“To address these challenges and limitations, Yeo’s group designs and manufactures nano-biosensors and bioelectronics. Completely wireless and easy to wear, these “biopatches” look like small stickers or bandages — soft and tiny, flexible and imperceptible — and a single device can track heart rate and other cardiac activity, respiration, blood oxygen concentration, body temperature, brain activity, and more.

“As we begin 2023, Georgia Tech is looking at six young, pioneering researchers who are tackling some of the world’s most complicated issues and working on solutions ranging from feeding an ever-growing population to controlling wheelchairs via wireless brain wave patches.”

Read on. 

For bioscience and pharma: Preclinical implications for novel cell & gene therapies (ICYMI)

Our colleagues at GCMI report, [preclinical implications for novel cell and gene therapies] are a significant departure from the typical preclinical testing requirements to which the manufacturers of these therapies, almost exclusively pharmaceutical companies, are accustomed.

“On the ‘back end’ of a preclinical study for a novel cell or gene therapy, the endpoints may not look like endpoints common to many device studies, predominantly safety and efficacy. Regulatory bodies will require preclinical study endpoints not commonly considered in medical device evaluation including demonstration of the mechanism of action to show how they work, as is required for drugs, not just safety and efficacy.” – Evan Goldberg, Director of Scientific Affairs, GCMI

Read on.

Partner resource available for marketing, SEO and lead generation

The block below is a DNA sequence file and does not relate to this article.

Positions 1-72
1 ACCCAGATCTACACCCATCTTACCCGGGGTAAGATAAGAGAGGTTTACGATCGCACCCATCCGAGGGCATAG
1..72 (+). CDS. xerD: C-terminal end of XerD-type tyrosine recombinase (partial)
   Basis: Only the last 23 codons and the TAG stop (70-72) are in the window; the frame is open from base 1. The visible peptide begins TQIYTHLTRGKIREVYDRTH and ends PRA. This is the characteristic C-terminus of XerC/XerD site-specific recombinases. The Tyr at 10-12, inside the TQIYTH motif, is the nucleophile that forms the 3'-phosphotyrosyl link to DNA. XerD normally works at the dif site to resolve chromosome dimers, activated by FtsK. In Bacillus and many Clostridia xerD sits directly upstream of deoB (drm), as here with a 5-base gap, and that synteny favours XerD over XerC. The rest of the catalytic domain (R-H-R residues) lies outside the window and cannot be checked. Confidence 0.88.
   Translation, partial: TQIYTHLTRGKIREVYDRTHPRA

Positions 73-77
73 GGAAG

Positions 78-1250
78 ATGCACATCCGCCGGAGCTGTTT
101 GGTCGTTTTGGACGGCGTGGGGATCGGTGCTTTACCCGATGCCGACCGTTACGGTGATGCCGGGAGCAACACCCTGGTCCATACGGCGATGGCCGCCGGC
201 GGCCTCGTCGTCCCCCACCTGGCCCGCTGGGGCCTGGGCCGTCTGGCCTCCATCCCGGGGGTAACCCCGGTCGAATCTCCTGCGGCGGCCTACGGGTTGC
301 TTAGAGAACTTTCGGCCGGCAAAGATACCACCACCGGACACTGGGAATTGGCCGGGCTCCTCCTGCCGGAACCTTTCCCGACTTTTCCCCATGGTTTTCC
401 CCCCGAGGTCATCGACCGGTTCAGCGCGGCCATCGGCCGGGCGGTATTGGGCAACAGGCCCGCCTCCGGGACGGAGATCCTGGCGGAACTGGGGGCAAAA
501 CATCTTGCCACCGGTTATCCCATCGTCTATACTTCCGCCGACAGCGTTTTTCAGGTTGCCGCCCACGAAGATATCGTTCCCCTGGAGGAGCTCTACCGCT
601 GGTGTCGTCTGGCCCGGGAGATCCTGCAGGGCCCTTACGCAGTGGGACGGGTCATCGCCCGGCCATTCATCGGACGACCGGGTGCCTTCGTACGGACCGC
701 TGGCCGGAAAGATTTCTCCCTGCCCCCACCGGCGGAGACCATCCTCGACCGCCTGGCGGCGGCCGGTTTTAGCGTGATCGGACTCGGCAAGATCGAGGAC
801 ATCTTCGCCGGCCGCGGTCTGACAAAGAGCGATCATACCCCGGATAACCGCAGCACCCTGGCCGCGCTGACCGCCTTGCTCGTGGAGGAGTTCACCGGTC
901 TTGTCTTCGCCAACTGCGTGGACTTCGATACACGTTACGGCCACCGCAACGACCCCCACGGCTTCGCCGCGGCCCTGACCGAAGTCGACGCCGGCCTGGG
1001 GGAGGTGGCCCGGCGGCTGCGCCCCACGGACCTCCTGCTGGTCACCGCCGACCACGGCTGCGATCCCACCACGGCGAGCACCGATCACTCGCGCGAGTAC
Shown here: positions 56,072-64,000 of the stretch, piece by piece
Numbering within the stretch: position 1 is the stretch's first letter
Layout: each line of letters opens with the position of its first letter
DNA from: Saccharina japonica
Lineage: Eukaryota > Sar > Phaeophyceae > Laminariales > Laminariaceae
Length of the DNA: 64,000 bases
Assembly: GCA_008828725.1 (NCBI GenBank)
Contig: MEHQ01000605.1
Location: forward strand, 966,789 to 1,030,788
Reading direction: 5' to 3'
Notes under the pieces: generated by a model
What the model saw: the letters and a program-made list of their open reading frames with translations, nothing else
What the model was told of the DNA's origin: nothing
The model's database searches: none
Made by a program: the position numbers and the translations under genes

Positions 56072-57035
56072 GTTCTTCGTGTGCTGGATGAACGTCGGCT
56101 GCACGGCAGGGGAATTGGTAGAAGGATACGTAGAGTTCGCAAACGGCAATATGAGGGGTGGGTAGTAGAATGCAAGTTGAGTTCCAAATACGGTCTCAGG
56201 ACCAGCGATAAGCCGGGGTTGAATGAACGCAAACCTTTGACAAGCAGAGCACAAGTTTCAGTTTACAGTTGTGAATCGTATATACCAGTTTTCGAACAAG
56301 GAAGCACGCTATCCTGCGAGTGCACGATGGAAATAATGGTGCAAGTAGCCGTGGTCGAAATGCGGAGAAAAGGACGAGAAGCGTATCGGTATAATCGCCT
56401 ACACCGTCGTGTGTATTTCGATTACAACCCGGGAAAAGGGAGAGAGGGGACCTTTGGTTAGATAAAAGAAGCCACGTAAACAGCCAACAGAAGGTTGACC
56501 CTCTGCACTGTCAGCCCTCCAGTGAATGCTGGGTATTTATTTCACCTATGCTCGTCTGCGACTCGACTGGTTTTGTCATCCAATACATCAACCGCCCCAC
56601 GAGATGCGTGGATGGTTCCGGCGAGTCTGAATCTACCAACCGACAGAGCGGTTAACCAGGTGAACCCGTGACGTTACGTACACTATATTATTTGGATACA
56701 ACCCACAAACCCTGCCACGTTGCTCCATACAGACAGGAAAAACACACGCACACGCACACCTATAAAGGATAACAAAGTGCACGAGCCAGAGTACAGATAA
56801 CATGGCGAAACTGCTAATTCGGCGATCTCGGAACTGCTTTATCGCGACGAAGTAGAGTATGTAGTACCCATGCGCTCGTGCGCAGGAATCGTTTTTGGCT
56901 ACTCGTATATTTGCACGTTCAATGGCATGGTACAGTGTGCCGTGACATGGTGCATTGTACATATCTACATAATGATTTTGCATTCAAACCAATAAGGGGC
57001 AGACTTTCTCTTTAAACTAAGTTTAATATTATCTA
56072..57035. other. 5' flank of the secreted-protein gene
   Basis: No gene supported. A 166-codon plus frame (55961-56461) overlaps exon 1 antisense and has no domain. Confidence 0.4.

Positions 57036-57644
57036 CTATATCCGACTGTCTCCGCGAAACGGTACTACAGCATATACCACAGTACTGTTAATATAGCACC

Our colleagues at Write2Market have told us they have room to add 1-2 clients to the healthcare practice of their B2B digital marketing and PR agency. As solution providers to Southeast Life Sciences and SEMDA collectively for the past seven years, as well as to our partner GCMI for nearly a decade, we recommend you give them a look as responsible, results-driven custodians of your digital marketing including web and SEO, audience development and awareness resources.

“Based on the high value they provide GCMI in awareness, industry leadership, marketing and lead generation, we confidently recommend our colleagues across the life science ecosystem consider and engage Write2Market for their awareness, engagement, marketing and business development needs,” said GCMI CEO Sherry Farrugia. “In just one specific example, their ability to use storytelling to brand is unique and helped us achieve #1 search return for ‘preclinical CRO.’”

“Like so many of our clients, we run lean. And because our clients tend to remain clients for extended periods, we cycle in new clients as others depart due to acquisition or pure, internal growth. When we aggressively pursue new client opportunities, we believe it is as meaningful an opportunity for the right client as it is for ourselves.” – Write2Market VP, Healthcare, Paul Snyder

Thanks for reading!